An Unusual Way to Rescue a City From Blight—Bees
As the city removes thousands of blighted properties, this couple saw an opportunity to support a cooperative economy.
For over a decade, Detroit has been at the center of the country’s urban farm movement. The gardens and farms established on the city’s vacant land are a practical answer to both poverty and blight.
Now, urban bees are moving in. That’s obviously a good thing for the city farms, but it’s also helping with the blight.
The Detroit Blight Removal Task Force assembled by former President Barack Obama recommended the city remove 40,000 blighted properties within five years. That was four years ago. As the city bulldozed battered homes and buildings, about 24 square miles of vacant land has opened up. Some of it has become unsanctioned dumping grounds, perpetuating a cycle of blight.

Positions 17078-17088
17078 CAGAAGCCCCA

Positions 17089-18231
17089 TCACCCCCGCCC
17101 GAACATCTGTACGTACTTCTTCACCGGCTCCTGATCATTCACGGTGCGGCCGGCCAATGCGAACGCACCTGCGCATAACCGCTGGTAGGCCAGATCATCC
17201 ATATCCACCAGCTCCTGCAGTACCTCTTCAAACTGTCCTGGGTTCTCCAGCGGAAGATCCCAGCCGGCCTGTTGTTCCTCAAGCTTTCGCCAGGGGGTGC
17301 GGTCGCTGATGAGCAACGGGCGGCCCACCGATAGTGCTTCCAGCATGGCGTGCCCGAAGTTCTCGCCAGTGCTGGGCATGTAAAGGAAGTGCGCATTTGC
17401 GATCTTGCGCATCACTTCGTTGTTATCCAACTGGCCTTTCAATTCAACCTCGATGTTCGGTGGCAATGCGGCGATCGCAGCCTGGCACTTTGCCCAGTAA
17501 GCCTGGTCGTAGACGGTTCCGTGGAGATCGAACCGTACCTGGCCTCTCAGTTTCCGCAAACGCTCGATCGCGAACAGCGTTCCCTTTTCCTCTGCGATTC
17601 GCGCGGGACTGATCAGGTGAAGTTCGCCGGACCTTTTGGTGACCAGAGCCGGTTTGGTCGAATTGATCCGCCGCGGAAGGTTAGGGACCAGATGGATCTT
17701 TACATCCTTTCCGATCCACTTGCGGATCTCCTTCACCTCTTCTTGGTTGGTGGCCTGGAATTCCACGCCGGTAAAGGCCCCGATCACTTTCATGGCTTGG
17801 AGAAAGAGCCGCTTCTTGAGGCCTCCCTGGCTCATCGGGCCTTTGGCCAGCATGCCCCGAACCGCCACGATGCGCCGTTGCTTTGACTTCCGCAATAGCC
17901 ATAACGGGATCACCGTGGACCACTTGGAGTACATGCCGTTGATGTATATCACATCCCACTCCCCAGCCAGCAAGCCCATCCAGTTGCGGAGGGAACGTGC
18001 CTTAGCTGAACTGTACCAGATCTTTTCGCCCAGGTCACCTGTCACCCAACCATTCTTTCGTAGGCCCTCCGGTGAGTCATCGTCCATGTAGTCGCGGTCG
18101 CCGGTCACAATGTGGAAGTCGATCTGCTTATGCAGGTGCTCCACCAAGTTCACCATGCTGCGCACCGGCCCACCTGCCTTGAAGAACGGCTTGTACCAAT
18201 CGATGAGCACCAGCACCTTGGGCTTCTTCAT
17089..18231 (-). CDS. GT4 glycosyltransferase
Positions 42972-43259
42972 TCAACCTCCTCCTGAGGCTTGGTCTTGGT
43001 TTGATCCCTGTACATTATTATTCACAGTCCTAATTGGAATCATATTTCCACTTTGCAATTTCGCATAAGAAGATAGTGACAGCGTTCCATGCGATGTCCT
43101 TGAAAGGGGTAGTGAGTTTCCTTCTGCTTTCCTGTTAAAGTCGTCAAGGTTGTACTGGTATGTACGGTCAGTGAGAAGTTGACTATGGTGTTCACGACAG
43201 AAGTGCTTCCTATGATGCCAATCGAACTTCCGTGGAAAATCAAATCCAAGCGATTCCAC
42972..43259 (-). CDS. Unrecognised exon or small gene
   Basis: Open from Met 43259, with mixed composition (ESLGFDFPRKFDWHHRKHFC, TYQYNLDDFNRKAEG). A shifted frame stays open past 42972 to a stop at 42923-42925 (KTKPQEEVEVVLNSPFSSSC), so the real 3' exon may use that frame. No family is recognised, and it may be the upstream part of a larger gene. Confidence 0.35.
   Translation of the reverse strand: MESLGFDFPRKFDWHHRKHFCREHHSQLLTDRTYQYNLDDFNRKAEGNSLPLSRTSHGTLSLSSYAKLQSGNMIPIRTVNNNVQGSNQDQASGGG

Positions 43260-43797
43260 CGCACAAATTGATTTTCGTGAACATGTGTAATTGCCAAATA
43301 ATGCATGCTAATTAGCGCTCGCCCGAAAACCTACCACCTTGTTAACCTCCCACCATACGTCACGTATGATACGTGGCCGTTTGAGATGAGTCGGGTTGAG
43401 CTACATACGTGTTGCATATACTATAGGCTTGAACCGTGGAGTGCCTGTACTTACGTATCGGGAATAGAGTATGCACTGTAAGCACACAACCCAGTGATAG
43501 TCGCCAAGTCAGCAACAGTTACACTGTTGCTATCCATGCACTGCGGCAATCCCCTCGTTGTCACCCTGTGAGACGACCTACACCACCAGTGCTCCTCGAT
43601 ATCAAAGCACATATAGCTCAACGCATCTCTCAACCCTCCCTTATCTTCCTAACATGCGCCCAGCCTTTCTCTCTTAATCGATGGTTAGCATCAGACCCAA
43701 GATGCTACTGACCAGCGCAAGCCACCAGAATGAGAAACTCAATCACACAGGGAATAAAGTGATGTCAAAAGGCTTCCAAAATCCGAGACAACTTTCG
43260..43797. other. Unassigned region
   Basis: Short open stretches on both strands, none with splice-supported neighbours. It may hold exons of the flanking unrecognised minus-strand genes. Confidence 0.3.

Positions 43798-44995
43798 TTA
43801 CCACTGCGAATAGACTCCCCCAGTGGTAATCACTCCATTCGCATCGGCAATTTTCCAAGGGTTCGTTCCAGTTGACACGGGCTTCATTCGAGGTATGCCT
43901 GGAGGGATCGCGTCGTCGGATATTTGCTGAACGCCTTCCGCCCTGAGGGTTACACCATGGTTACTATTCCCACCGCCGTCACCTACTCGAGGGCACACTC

* THESE STATEMENTS HAVE NOT BEEN EVALUATED BY THE FOOD AND DRUG ADMINISTRATION. THIS IS NOT INTENDED TO DIAGNOSE, TREAT CURE OR PREVENT ANY DISEASE.